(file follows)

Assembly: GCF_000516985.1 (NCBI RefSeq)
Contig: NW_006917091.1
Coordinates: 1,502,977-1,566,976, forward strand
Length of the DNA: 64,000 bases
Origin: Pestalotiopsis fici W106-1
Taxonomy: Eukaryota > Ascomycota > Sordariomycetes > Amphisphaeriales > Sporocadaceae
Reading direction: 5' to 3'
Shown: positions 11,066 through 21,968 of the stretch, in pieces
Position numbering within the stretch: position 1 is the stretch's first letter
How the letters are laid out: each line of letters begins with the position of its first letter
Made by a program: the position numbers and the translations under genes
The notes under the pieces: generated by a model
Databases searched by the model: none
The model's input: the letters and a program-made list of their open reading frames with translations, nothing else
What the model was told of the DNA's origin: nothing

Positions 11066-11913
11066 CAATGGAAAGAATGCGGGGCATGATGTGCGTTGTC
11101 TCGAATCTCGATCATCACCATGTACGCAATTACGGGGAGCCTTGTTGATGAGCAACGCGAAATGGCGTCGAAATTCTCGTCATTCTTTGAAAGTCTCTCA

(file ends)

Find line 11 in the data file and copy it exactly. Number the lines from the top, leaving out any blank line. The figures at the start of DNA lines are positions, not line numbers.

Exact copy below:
Made by a program: the position numbers and the translations under genes